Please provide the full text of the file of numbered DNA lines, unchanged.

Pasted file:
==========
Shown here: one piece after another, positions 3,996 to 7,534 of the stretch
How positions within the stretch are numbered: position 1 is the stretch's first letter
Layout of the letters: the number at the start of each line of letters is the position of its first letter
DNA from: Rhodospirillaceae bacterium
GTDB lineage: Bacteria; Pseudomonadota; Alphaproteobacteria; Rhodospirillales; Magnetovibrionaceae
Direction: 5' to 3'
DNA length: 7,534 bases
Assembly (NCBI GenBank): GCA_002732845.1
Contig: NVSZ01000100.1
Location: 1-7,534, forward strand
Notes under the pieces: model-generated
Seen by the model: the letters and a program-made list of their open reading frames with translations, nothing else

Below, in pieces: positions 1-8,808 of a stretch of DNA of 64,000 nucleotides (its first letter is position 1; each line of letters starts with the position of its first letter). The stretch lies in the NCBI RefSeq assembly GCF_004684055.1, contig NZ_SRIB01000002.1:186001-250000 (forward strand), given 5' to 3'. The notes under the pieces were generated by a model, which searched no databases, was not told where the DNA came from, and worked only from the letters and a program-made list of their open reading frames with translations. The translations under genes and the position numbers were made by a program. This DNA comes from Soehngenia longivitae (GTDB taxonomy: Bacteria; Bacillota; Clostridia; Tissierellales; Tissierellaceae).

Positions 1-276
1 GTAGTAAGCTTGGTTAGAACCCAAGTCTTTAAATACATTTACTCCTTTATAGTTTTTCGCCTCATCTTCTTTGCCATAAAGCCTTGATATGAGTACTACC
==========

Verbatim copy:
Shown here: one piece after another, positions 3,996 to 7,534 of the stretch
How positions within the stretch are numbered: position 1 is the stretch's first letter
Layout of the letters: the number at the start of each line of letters is the position of its first letter
DNA from: Rhodospirillaceae bacterium
GTDB lineage: Bacteria; Pseudomonadota; Alphaproteobacteria; Rhodospirillales; Magnetovibrionaceae
Direction: 5' to 3'
DNA length: 7,534 bases
Assembly (NCBI GenBank): GCA_002732845.1
Contig: NVSZ01000100.1
Location: 1-7,534, forward strand
Notes under the pieces: model-generated
Seen by the model: the letters and a program-made list of their open reading frames with translations, nothing else

Below, in pieces: positions 1-8,808 of a stretch of DNA of 64,000 nucleotides (its first letter is position 1; each line of letters starts with the position of its first letter). The stretch lies in the NCBI RefSeq assembly GCF_004684055.1, contig NZ_SRIB01000002.1:186001-250000 (forward strand), given 5' to 3'. The notes under the pieces were generated by a model, which searched no databases, was not told where the DNA came from, and worked only from the letters and a program-made list of their open reading frames with translations. The translations under genes and the position numbers were made by a program. This DNA comes from Soehngenia longivitae (GTDB taxonomy: Bacteria; Bacillota; Clostridia; Tissierellales; Tissierellaceae).

Positions 1-276
1 GTAGTAAGCTTGGTTAGAACCCAAGTCTTTAAATACATTTACTCCTTTATAGTTTTTCGCCTCATCTTCTTTGCCATAAAGCCTTGATATGAGTACTACC